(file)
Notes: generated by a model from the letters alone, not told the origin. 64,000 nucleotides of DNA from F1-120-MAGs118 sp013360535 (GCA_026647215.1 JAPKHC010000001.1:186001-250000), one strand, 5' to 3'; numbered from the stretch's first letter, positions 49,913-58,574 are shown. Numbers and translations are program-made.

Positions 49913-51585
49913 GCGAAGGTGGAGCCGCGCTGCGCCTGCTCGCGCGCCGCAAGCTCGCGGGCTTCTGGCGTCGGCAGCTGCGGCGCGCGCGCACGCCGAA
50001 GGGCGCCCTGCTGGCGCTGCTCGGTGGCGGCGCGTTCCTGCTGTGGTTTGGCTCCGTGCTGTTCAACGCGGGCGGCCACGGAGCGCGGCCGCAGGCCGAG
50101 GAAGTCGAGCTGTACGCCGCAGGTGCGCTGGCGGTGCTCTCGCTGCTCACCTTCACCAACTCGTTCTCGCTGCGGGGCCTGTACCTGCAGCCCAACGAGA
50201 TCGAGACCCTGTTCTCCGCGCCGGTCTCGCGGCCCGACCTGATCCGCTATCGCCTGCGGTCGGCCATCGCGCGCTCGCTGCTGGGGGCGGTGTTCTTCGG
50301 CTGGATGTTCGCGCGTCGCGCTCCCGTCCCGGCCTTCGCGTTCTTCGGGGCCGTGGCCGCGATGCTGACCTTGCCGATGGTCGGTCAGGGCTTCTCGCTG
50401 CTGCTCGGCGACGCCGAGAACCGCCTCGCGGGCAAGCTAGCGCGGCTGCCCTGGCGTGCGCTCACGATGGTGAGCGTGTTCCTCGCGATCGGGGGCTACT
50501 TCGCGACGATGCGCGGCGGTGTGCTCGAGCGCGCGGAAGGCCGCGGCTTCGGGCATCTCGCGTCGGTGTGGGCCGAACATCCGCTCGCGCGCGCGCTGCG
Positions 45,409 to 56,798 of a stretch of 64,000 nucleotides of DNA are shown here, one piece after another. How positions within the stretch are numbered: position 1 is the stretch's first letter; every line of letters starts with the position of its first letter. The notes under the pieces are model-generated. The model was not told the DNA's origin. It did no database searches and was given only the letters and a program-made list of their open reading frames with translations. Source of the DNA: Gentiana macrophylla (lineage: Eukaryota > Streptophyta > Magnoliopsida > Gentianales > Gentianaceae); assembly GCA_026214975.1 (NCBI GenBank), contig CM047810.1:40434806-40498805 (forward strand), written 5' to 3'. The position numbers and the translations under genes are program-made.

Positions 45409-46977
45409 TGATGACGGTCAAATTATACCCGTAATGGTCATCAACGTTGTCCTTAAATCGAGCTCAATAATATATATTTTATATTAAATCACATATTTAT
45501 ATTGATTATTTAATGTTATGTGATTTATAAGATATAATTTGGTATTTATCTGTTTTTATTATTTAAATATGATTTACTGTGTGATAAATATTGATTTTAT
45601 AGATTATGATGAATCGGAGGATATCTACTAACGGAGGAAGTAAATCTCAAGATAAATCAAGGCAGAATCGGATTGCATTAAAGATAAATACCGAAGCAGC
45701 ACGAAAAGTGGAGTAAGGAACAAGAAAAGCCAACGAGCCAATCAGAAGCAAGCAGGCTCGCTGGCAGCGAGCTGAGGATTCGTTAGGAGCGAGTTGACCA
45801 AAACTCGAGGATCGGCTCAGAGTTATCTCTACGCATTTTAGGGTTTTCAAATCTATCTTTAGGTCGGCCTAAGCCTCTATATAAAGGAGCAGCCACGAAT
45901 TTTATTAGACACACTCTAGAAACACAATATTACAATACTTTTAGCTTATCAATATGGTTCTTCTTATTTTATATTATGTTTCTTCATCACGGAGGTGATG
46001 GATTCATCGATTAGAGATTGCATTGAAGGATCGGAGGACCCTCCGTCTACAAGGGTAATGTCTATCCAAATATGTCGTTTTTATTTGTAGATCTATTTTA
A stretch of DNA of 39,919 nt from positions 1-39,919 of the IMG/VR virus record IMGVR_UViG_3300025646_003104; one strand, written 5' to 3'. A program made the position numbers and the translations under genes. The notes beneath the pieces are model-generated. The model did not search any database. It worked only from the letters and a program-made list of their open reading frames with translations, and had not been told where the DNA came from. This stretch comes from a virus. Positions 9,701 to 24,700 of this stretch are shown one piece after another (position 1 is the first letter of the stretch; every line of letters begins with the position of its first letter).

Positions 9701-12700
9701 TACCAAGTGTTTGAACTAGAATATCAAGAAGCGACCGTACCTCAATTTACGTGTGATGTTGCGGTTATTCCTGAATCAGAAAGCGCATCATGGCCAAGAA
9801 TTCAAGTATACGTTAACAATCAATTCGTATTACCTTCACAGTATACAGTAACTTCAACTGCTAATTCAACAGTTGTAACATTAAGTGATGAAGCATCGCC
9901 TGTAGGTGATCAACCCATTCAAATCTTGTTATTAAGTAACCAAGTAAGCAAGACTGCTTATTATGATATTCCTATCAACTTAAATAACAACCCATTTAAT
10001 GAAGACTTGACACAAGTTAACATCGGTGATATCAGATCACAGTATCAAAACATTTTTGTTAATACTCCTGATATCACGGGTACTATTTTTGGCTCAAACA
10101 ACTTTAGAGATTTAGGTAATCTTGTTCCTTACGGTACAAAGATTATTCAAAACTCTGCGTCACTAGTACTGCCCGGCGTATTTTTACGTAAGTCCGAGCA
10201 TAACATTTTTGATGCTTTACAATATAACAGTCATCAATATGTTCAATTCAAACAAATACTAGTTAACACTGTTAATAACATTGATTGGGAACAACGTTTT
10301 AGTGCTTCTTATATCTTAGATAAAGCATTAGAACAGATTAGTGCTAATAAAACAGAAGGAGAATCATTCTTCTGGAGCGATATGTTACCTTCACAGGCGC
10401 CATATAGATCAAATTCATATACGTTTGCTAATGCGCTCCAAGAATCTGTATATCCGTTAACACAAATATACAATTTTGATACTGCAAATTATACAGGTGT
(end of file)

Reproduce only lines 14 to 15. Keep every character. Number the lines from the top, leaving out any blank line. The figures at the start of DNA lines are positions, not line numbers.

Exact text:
45601 AGATTATGATGAATCGGAGGATATCTACTAACGGAGGAAGTAAATCTCAAGATAAATCAAGGCAGAATCGGATTGCATTAAAGATAAATACCGAAGCAGC
45701 ACGAAAAGTGGAGTAAGGAACAAGAAAAGCCAACGAGCCAATCAGAAGCAAGCAGGCTCGCTGGCAGCGAGCTGAGGATTCGTTAGGAGCGAGTTGACCA